OBIT: <Jim>The king and pawn ending after 41...c5 seems easy enough. White just eliminates the c-pawn, then pushes his passed c-pawn. A sample continuation is 42. Kc6 c4 43. Kc5 Ke7 44. Kxc4 Kd6 45. Kb5 Kc7 46. Kc5. If the c-pawn doesn't do Black in, the loss of all his kingside pawns will.
Jul-10-10  scormus: Oh, and I was so looking forward to another Najdorf :(

I'll stick my neck out here and go for 37 Nxa6 Nxa6+ 38 Kc6. Then B's only chance looks like 38 .... Kf7. So 39 Kb7 Nc5+ 40 Kxc7 and WK controls all the important squares e.g. 40 ... Ke7 41 Kc6 Nd7 42 a6 Nb8+ 43 Kb7 Nxa6 44 Kxa6 Kd6 45 Kb6 etc. The only player who might not win from here is ..... me

Now check

Jul-10-10
Premium Chessgames Member
  dzechiel: <Jimfromprovidence: ... after 40...Kf6 41 Kb7 c5, below, it turns out that white has the opposition. For me, being able to apply that technique to that position is frankly beyond my current knowledge of the game.>

Due to the doubled, isolated black e-pawns, I think this position is won for white even if the c-pawns were off the board, eg:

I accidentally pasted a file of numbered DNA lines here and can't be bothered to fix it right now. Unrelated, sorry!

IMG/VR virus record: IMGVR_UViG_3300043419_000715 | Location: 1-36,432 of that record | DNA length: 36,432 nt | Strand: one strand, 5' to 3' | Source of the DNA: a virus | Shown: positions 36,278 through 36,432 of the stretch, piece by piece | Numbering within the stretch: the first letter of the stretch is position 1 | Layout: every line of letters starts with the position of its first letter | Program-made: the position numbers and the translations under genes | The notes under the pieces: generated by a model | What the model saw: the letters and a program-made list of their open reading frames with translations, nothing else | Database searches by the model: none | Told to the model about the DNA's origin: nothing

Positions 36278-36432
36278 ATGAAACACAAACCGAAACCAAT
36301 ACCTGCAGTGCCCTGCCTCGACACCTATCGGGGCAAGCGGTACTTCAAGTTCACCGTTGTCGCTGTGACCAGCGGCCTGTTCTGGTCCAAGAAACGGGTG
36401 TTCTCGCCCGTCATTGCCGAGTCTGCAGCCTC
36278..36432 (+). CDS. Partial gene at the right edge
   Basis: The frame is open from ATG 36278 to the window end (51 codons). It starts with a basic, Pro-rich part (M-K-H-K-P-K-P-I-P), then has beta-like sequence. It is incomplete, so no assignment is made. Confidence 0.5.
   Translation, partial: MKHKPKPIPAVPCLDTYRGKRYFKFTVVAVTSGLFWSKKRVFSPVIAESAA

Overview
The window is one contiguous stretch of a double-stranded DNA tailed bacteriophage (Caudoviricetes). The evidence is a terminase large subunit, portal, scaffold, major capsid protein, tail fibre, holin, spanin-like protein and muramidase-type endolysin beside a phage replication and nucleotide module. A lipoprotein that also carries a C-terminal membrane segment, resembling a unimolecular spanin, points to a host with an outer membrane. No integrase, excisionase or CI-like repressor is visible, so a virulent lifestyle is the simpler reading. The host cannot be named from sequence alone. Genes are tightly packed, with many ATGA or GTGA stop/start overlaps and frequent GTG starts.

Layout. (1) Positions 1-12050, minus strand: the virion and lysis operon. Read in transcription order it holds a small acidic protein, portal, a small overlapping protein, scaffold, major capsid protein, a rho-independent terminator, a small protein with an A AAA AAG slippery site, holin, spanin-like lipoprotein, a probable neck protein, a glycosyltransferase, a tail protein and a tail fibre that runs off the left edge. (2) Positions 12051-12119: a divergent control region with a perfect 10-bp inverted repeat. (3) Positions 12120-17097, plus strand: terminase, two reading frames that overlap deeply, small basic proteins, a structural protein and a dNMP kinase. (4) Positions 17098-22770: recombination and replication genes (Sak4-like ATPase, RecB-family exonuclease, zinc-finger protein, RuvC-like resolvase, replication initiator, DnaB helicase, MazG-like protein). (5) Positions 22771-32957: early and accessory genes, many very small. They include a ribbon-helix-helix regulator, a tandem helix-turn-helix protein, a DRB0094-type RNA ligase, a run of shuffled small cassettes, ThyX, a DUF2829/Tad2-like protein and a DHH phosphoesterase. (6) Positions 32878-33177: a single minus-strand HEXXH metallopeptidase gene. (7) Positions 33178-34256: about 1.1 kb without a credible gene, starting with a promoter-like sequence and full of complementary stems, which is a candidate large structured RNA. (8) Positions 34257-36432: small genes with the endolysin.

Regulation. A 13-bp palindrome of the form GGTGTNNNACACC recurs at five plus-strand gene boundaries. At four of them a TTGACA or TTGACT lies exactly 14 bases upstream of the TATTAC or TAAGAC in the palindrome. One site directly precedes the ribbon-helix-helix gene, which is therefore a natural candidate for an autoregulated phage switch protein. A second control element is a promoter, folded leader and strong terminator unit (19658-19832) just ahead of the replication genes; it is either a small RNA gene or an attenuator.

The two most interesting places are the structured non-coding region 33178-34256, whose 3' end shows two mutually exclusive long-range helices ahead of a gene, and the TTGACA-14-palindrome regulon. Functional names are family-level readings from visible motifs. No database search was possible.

click for larger view

White's strategy is to run black out of moves and attack the black e-pawns. Something like...

42 Kc7 Ke7 43 Kc6 Ke8 44 Kd6 Kf7 45 Kd7

White getting the opposition.

45...h5

Black gets the opposition.

46 Kd6 Kf6 47 Kc6 Ke7 48 Kc7

White gets the opposition once again.

48...Kf7 49 Kd7 Kf6 50 Ke8

followed by 51 Ke7 and white gobbles up the e-pawns. Having the c-pawns on the board does not affect this line of attack (but it's probably easier to just go after the c-pawn to start with).

Jul-10-10  scormus: 1-0 immediately :O

I agree it looks easier than most Saturdays, so is there more than meets the eye or CG making it easy on us after last week?

<Phony Benoni> I am too lazy to play it through first but I was thinking all along how much more difficult it would be for W if the BK was nearer the action. After 36 ... Ke8 I'm not sure if the game move wins. I'll be interested to see what the others say

Jul-10-10  amathus: Phony Benoni:Now I think 37.Nxa6 probably still wins, but it would be a lot more difficult.

If 36..Ke8 the idea of 37Nxa6 I dont think it works. I thought in this case the crazy 37 Nd5 exd5 38.Kxd5 Nd7 39.Ke6 and the king intrudes to harvest the weak black pawns in the king side...